The Daily Item
Published: Sunday, May 8, 2011
Money Section, D4, Page 1 and 2
By Jennifer Botchie, Freelance Reporter
Restaurant Tries To Recreate Burger
Say "Biff-Burger" to many Valley residents and it sparks a wave of nostalgia.
The fast-food joint in Hummels Wharf, open from 1965 to 2001, was the site of many favorite memories, from childhood treats to teenage socializing to special family times.
"I think most of us here that work in the kitchen and stuff, we all remember the Biff-Burger, we all were customers for sure," said Katy Wendt, owner of Wendt's Pork Palace, Route 522, Penn Township. "Biff-Burger definitely was a big deal when we were teenagers, early 20s."
Probably the most well-remembered element of the Biff-Burger was its sauce, a tangy blend of 27 spices into which burgers were dipped before being served.
And it's that nostalgic taste that lives on in hte "Saucy Burger", a new offering from Wendt's Pork Palace.
"I don't know if it's technically the official recipe. A customer of ours came in and recommended it," Wendt said. "He said he had the recipe, and we said 'bring it in, we'll try it.' So we whipped up a batch here in the kitchen and had a bunch of folks sample it. People said it was really close to it."
Connie Erdley, a long-time area resident, recently tried out the Saucey Burger after hearing it replicated the Biff-Burger sauce. She has fond memories of trips to Biff-Burger after family bowling nights and other outings throughout her childhood and teen years,
She and her husband, Joe, thought the Pork Palace's offering was pretty near the mark.
"The sauce tastes very similar," Erdley said. "But the charbroiled taste of the burger interfered with the sauce. Biff-Burger cooked their burgers a different way, so that char you taste (on the Saucy Burger) isn't quite the same. But it's close."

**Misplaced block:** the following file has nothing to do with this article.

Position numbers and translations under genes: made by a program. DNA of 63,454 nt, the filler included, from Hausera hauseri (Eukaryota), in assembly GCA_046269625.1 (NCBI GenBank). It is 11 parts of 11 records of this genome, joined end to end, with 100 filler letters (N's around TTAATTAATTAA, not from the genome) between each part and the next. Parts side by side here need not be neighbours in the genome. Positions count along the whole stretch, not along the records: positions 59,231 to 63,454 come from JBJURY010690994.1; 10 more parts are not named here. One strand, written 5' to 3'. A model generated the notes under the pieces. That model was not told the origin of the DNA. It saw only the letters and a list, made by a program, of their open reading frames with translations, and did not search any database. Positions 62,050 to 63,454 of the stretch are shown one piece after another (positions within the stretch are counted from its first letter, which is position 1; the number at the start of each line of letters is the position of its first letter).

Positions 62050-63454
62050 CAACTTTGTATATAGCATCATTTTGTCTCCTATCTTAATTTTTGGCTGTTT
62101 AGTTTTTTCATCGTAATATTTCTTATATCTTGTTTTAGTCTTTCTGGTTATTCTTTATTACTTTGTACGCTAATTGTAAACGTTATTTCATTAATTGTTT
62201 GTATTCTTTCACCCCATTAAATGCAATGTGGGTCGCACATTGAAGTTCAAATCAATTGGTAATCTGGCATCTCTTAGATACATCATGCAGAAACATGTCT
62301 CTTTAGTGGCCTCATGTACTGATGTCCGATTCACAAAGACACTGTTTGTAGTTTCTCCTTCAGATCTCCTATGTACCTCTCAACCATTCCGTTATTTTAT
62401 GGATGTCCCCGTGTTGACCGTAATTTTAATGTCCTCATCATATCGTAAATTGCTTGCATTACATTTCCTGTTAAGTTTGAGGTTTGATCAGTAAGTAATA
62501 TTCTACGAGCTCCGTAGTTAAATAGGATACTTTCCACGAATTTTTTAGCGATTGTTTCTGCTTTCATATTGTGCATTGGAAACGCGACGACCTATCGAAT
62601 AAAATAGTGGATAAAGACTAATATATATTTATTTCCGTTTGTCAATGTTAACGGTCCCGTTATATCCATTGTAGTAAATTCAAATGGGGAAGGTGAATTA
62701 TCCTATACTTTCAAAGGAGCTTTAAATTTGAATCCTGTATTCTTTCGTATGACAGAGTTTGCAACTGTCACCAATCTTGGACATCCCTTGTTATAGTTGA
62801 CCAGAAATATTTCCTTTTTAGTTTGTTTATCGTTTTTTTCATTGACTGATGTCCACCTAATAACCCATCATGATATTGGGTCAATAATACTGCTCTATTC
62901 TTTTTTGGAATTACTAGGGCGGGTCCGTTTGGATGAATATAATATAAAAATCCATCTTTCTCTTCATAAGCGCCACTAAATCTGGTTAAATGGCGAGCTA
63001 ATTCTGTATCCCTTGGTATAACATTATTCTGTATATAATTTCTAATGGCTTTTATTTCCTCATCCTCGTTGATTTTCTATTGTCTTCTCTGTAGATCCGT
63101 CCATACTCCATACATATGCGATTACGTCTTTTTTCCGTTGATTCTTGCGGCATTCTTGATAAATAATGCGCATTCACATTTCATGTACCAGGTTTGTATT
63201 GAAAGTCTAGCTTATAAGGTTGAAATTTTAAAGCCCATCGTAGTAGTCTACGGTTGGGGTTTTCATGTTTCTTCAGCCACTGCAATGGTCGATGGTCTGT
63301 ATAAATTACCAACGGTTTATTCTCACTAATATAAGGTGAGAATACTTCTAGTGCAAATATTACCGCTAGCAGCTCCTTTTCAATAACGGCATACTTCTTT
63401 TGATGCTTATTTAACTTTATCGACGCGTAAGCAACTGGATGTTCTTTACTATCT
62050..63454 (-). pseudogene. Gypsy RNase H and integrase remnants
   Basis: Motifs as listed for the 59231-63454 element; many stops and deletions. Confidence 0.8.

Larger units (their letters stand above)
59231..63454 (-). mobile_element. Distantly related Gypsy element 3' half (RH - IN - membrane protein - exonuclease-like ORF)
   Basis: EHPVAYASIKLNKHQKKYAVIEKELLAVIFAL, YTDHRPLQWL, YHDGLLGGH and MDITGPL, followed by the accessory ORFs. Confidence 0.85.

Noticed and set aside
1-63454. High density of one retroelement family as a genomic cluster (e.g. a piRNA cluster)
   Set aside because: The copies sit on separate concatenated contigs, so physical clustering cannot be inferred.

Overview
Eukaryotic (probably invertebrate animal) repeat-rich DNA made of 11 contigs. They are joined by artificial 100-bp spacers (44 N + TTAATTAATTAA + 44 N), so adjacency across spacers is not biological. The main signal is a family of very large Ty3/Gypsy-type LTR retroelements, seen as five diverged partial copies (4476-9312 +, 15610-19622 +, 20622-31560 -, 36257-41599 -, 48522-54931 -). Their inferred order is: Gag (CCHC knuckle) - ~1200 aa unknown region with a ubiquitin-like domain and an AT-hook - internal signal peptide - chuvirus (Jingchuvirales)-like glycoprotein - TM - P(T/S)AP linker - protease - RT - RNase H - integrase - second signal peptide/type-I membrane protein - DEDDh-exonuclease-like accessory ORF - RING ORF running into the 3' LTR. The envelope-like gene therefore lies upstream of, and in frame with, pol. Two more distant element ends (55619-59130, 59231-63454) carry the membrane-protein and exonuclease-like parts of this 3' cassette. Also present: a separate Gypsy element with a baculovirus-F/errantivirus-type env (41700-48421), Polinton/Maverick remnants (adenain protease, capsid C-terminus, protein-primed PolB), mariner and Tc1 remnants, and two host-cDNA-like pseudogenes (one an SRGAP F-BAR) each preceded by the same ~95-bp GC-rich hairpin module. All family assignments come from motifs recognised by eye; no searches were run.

Erdley had one suggestion to improve the Saucey Burger, or at least to make it more like the Biff-Burger. "They need to dredge the burger through the sauce so it's covered top, bottom and sides," she said. "The sauce should drip out the sides when you bite into it. You should be able to suck up the extra sauce that shoots out the sides."
This undated photo of Biff-Burger in Hummels Wharf, which appeared in a newspaper, was provided by Doug Sprenkle, of Selinsgrove.
[ biff-burger.com believes this photo is dated between 1972, when the dining room addition was added after Hurricane Agnes and 1974, prior to the old sign being struck by lightning and replaced. Note: the middle portion of the roadsign which normally contained the blue semi-shield and the yellow diamond with the current burger price was never installed. However, the sign did have the traditional lighted "Satellite" or "Star" ball located on its top! ]
This was not the first time Wendt thought to offer an homage to the Biff-Burger. She said that she asked a former owner (the last owners were Cam and Linda Forrey) for the recipe about five years ago, but "she wouldn't give it."
But Christopher Catherman, a self-described Biff-Burger fan, historian, and creator of "The Original Biff-Burger Drive-In" website (biff-burger.com) says the sauce is available for purchase in several Virginia and North Carolina stores - remnants of the Biff-Burger franchise chain that once stretched from Florida to Canada - and a few websites. Catherman offers two recipes on his site, one for small batches and one for larger batches.
No matter where the recipe came from, the Saucey Burger has proved popular with locals who remember Biff-burger. Wendt's is also offering the Curly Dog, another item from the Biff-Burger menu - it's a hot dog cut in such a fashion that it curls into a circle and is served on a hamburger bun.
The Curly Dog has done all right, Wendt said, but it's the Saucey Burger that has really taken off.
"It's been a big hit, absolutely," said Wendt. "We've done it now for about six weeks and every day each week we have more and more sales.
"It's a way to honor the history," she added. "We all loved Biff-Burger."